I'm generally a realist who dislikes vast government projects motivated by idealism. Why? Because most such projects end up hurting people far more than helping, and often bring about results exactly the opposite of what's intended. Welfare? Encourages dependence on government and discourages work. Spanish-language education for kids who don't speak English? Prevents assimilation. Opening borders for immigrants who just want to work and have a better life? Degrades American culture, hurts poor Americans, and imports crime. Idealistic projects don't have a very good track record, so I'm immediately skeptical of any such motivations.

However, my feelings are different when it comes to space exploration. Sure, it's expensive, but there's no hope of cutting the money out of the government budget entirely; eliminating the space program would just result in moving money into harmful idealistic programs. Unlike most idealistic programs, space exploration doesn't actively harm anyone and it does create valuable spin-offs. What's more, it's widely popular because the idealism of the space program is shared by the vast majority of Americans. NASA Administrator Michael Griffin is right in saying that we should do more to push the "real reasons" behind the space program rather than focus merely on the reasons that are acceptable to us realists.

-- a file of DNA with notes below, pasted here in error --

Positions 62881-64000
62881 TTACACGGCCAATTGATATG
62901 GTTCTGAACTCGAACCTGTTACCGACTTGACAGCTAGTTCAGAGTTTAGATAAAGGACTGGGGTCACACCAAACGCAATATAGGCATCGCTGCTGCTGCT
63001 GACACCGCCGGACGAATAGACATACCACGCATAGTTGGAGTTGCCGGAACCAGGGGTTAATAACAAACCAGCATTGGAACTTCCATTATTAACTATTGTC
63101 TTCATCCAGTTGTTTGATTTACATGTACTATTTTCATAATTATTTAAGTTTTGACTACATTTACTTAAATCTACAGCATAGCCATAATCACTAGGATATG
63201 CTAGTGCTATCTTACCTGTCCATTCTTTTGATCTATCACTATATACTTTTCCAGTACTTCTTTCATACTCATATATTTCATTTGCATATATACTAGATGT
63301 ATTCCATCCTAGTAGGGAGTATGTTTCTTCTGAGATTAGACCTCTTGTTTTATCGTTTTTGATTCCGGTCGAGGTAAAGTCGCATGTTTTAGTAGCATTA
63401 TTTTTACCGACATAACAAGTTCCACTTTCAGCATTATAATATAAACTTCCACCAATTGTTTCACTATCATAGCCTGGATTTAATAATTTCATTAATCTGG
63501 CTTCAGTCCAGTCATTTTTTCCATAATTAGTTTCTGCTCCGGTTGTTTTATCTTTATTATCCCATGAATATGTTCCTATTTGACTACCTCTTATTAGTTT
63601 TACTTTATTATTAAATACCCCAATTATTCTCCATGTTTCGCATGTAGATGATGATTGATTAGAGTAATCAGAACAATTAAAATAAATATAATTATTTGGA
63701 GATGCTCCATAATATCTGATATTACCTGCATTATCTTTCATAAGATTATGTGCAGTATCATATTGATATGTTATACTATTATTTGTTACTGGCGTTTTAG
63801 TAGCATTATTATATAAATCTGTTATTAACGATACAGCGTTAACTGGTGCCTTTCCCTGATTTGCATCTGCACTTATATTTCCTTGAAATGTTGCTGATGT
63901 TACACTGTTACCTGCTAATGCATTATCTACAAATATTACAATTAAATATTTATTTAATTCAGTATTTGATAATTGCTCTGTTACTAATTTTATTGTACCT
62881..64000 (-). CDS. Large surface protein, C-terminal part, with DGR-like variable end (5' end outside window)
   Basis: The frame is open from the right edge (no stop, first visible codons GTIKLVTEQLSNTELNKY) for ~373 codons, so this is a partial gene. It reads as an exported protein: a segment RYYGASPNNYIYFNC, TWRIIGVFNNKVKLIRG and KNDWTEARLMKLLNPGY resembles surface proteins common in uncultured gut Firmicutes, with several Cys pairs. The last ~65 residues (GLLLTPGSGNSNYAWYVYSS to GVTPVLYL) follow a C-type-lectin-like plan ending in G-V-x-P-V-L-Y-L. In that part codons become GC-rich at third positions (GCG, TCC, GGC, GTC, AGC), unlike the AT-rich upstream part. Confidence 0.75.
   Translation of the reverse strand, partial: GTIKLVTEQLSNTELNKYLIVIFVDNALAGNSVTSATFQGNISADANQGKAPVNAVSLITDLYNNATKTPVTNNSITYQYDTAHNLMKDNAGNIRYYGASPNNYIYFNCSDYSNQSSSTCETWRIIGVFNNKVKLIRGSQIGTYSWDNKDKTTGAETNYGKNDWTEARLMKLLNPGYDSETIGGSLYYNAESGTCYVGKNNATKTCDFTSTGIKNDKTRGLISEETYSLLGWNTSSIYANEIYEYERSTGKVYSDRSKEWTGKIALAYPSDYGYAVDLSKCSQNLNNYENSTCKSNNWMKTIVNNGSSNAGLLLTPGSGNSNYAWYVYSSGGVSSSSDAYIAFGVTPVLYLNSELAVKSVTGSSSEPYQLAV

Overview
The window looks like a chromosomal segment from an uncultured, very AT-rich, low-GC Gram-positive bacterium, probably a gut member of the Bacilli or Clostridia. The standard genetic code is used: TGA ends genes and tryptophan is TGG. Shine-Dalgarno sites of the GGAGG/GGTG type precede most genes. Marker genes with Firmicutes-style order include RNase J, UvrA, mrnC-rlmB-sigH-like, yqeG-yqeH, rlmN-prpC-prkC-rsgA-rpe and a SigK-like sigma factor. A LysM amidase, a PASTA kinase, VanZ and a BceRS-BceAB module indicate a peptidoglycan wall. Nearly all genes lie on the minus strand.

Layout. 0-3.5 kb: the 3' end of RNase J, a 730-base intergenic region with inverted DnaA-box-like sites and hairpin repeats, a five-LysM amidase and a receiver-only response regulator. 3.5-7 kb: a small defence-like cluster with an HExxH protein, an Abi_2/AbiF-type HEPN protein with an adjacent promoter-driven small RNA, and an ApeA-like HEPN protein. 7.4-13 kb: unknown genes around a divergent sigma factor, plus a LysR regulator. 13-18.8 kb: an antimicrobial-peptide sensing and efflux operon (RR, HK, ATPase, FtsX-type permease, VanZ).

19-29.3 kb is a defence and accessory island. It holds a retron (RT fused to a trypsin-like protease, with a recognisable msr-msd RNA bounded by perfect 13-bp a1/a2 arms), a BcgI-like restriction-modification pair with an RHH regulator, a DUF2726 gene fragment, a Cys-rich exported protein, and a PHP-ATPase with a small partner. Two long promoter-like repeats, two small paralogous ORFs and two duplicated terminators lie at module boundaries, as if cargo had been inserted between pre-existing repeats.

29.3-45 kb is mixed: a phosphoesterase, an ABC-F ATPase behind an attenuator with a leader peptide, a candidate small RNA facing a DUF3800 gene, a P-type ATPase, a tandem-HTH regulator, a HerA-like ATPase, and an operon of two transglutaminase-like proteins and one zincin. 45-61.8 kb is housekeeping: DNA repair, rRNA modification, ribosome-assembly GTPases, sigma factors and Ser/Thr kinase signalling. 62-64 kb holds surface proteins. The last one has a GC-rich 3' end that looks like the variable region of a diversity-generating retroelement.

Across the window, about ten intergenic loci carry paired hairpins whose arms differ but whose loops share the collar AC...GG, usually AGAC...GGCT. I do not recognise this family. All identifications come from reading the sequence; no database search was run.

If you ask Burt Rutan why he designed and built Voyager, and why Dick Rutan and Jeanna Yeager flew it around the world, it wasn't for any money involved, it was because it was one of the last unconquered feats in aviation. If you ask Burt and his backer Paul Allen why they developed a vehicle to win the X-Prize, it wasn't for the money. They spent twice as much as they made.

I think we all know why people do some of these things. They are well-captured in many famous phrases. When Sir George Mallory was asked why he wanted to climb Mount Everest, he said "Because it is there." He didn't say that it was for economic gain.

We know these reasons, and tonight I will call them "Real Reasons". Real Reasons are intuitive and compelling to all of us, but they're not immediately logical. They're exactly the opposite of Acceptable Reasons, which are eminently logical but neither intuitive nor emotionally compelling. The Real Reasons we do things like exploring space involve competitiveness, curiosity and monument building. So let's talk about them. ...

Real Reasons are old fashioned. How many of us grew up reading Tom Swift, or Jack Armstrong, All American Boy? Or other similar books stories? Not great literature, for sure, but they exemplified many of the values I think we like to see in people: inventiveness, competitiveness, boldness, and a sense of good feeling about what it was to be an American, in very simplistic ways but ones which hit close to home.

I don't agree with every nuance of what the Administrator says, but he's right in arguing that exploration for it's own sake is a worthy endeavor that almost everyone understands intuitively.

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